O you who believe! Turn to God in true, sincere repentance. (66:8)
Philosophers and scientists have long mulled over the faculties that govern our actions and thoughts. They have identified these in different ways, and there is still endless debate over these tangible and intangible faculties. There seem to be conflicting forces within us – an “evil-commanding” carnal self and a “regulatory” conscience. These have been caricatured as the devil and angel on our shoulders. Freud called this phenomenon the id and the super-ego within us: i.e. the instinctual drive and the moralizing conscience. Unrestricted drives can lead to destruction, so moral laws and society impose certain rules and consequences for such actions.
An important tool that aids this self-regulation is the feeling of guilt. However, the conscience can easily be manipulated and with some effort a rationale that justifies most actions can be found. A troubled conscience cannot be escaped forever. Non-conformity to established moral norms can be the greatest source of anxiety and guilt, and the cause of drastic internal conflicts.
In any case, everyone has something that they hold to be right and wrong, whether induced by society, revelation, or both.
For immigrants, such moral questions have an amplified effect. Living in a society that can have different moral norms to that of their cultural upbringing, which itself has variations from the religious moral values that they hold dear, can cause a turbulence of internal conflicts. “Who I am today,” and, “what made me this way?” are answered by a cohort of forces which are in perpetual conflict with one another. An immigrant realizes that their so-called innate urges, and even personality traits, are simply a set of influences that they need to learn to grow conscious of in order to truly find inner peace. During this process, however, they may develop a deep sense of guilt which they are not able to escape. The only way out could be to appeal to a higher being.
Projecting this situation onto myself, an idea came to me while I was contemplating why I am not able to get rid of my feeling of guilt. After I perceive myself to have sinned, I repent and feel sorrow for my sins, but then I repeat that sin. Why is it that I cannot stop this cycle? Is it possible, I thought, that deep in my subliminal mind, I feel at ease when I realize my weakness and inferiority before God because it is only then that I am able to truly connect with Him? If I stopped sinning, would the relief and comfort corrupt me and distance me from God?
My first reaction, of course, was that this idea must be a waswasa (a satanic whispering). Surely one's connection to God is not merely one of embarrassment or fear, but involves qualities such as awe, gratitude, love, and rida (a satisfied resignation and submission). Also, how could I assume that I could attain a state of sinlessness when even the purest of the pure Prophet Muhammad, peace be upon him, felt the need to repent seventy or a hundred times a day?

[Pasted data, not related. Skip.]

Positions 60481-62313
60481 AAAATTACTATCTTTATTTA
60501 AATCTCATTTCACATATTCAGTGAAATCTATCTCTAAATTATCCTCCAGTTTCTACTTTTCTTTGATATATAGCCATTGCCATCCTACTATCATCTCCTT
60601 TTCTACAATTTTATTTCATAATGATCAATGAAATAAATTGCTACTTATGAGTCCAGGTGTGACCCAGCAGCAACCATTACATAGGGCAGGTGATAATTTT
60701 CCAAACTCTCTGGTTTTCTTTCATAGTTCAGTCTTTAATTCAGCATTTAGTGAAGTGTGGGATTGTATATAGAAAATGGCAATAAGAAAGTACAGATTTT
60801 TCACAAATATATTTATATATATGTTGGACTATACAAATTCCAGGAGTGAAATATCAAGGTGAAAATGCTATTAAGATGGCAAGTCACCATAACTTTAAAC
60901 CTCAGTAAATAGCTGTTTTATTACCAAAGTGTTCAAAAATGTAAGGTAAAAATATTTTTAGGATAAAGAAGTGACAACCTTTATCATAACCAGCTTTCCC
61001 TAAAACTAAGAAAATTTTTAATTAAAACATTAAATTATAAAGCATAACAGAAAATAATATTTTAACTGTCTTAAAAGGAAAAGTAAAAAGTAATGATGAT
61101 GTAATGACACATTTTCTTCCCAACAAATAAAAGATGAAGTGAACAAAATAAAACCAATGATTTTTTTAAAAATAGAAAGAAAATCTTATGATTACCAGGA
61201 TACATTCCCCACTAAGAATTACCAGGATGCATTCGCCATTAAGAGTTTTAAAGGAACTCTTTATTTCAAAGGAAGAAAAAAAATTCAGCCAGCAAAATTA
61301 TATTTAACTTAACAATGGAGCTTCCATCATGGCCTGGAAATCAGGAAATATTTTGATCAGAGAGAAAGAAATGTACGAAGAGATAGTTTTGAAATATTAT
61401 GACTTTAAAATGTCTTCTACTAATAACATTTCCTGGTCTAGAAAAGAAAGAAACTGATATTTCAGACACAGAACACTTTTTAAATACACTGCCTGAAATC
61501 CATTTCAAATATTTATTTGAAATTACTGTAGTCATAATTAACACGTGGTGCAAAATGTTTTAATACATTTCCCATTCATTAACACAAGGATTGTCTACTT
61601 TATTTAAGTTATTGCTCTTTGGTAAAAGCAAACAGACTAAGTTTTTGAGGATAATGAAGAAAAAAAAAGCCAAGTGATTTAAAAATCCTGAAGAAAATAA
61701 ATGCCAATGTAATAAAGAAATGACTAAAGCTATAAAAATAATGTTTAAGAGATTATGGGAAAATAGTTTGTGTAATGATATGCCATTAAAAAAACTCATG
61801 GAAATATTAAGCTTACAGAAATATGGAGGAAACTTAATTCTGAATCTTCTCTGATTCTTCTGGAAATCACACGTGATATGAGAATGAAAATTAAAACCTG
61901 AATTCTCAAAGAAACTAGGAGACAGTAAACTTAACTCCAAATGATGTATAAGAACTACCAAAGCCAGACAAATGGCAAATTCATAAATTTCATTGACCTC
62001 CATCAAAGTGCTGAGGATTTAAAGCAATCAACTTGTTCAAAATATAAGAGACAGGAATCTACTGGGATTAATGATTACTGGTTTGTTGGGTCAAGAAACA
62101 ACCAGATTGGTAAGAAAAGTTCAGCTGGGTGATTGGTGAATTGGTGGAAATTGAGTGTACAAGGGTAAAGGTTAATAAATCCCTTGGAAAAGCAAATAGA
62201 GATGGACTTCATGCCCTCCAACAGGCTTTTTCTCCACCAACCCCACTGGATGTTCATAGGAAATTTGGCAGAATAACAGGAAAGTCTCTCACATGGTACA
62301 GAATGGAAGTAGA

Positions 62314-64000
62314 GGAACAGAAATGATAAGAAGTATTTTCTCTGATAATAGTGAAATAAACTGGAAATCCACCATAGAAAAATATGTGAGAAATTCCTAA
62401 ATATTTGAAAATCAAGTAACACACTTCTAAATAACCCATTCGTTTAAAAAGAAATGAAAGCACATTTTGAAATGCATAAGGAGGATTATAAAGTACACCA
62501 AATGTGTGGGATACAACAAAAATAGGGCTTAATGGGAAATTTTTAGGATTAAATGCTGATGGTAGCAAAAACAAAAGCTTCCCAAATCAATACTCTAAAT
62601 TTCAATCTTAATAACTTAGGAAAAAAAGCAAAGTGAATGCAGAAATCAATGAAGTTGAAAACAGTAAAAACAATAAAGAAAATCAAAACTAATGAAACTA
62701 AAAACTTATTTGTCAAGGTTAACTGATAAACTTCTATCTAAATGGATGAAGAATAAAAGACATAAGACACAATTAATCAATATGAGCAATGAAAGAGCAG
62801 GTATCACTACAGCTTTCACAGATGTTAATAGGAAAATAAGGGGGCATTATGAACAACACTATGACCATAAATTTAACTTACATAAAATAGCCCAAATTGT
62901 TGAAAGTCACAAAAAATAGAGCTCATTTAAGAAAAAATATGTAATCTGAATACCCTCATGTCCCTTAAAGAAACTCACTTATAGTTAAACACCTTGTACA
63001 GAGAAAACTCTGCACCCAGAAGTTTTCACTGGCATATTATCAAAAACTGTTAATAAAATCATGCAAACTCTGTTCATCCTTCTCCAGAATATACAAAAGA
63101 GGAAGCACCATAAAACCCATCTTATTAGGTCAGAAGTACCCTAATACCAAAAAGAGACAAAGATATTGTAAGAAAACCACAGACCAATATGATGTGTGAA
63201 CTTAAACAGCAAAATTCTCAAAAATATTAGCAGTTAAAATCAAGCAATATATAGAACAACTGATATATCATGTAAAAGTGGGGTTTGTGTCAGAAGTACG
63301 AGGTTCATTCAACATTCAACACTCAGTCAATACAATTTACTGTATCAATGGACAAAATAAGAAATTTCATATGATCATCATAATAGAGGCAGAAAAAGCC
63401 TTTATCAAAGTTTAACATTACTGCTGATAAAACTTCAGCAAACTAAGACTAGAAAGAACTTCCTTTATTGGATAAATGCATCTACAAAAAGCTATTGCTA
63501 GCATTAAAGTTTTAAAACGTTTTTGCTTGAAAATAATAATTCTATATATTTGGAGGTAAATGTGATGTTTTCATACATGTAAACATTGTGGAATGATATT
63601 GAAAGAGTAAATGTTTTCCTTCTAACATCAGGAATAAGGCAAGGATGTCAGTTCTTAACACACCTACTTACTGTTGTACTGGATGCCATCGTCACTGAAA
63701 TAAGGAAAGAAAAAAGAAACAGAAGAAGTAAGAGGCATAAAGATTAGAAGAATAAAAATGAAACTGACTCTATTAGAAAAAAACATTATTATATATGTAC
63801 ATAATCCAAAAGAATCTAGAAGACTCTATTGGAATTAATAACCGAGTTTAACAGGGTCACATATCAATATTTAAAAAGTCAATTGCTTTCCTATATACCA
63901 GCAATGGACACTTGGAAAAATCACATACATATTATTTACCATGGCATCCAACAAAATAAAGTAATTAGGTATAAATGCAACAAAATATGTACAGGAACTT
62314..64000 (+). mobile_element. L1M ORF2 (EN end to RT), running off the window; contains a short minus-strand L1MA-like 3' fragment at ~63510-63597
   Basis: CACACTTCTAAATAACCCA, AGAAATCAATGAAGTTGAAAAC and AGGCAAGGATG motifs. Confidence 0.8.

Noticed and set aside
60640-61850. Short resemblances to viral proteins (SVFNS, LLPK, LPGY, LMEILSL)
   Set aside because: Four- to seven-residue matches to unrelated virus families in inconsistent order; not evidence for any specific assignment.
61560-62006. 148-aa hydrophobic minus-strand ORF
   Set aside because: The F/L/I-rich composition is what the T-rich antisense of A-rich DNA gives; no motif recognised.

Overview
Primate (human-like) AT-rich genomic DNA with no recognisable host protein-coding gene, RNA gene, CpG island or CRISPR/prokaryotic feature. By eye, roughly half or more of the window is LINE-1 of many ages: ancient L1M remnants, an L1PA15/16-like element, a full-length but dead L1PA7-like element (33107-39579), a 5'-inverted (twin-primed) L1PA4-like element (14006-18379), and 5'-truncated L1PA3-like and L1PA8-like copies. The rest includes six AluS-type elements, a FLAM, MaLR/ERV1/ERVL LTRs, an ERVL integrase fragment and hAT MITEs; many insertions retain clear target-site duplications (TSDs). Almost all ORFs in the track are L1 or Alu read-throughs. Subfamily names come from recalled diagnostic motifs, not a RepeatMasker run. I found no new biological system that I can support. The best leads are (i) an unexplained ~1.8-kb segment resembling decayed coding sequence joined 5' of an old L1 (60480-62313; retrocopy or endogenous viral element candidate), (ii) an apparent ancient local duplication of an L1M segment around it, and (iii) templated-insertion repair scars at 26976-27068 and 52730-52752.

What I repent for and what the Prophet repented for could not have been the same. So, I must have a misconception of what constitutes a sin. Sinning cannot simply be a case of misbehaviour or non-compliance with an order. One can make the following deduction: since sinning is unpleasant because it is accompanied by guilt (a troubled conscience), and since heartfelt guilt is as a result of immorality, then feelings of guilt can be treated as an inner motivation for repenting. Our troubled conscience is a result of a more expanded meaning of sinning, which included not just merely acting immorally but also entails things such as: lack of right action, vanity, being heedless, or even having unpleasant thoughts.
The example of Prophet David's (peace be upon him) startling state of anguish seems to prove this point: “One day he asks God Almighty: ‘O Lord. How can I be thankful to You, since thanking You is another favour that requires thankfulness?’ The Almighty responded: ‘Just now you have done it.’”
It seems then that an extraordinary level of self-regulation and a true understanding of the meaning of repentance brings the conscious ones to bend down in modesty. They are greater sinners in their own eyes than I perceive myself to be. Alas, the only way to free myself from my deviations is to be sincere and resolute in growing conscious of my sins and to focus my attention on re-assessing my position in the face of God. At the end of the day, being conscious that God is seeing me, even at times when nobody else is, may be the only way of abstaining from sin. It is only then that I will realize there is so much more to my relationship with God than my fear and shame.
For a balanced and healthy state of mind, I have since realized that I must enrich and diversify my relationship with God. I can develop different areas of connection, for instance, through contemplating the manifestation of His names in His creation by studying the sciences; and then my astonishment of His might will be aroused and this will lead me to further gratefulness; and by turning to His word, I can establish a direct conversation with him and lend an ear to what He has to say to me. The benefits of having a concerned conscience need to be further discussed, but something is clear: if the feeling of heartfelt concern dies out and is replaced by vanity, then that is cause for serious concern.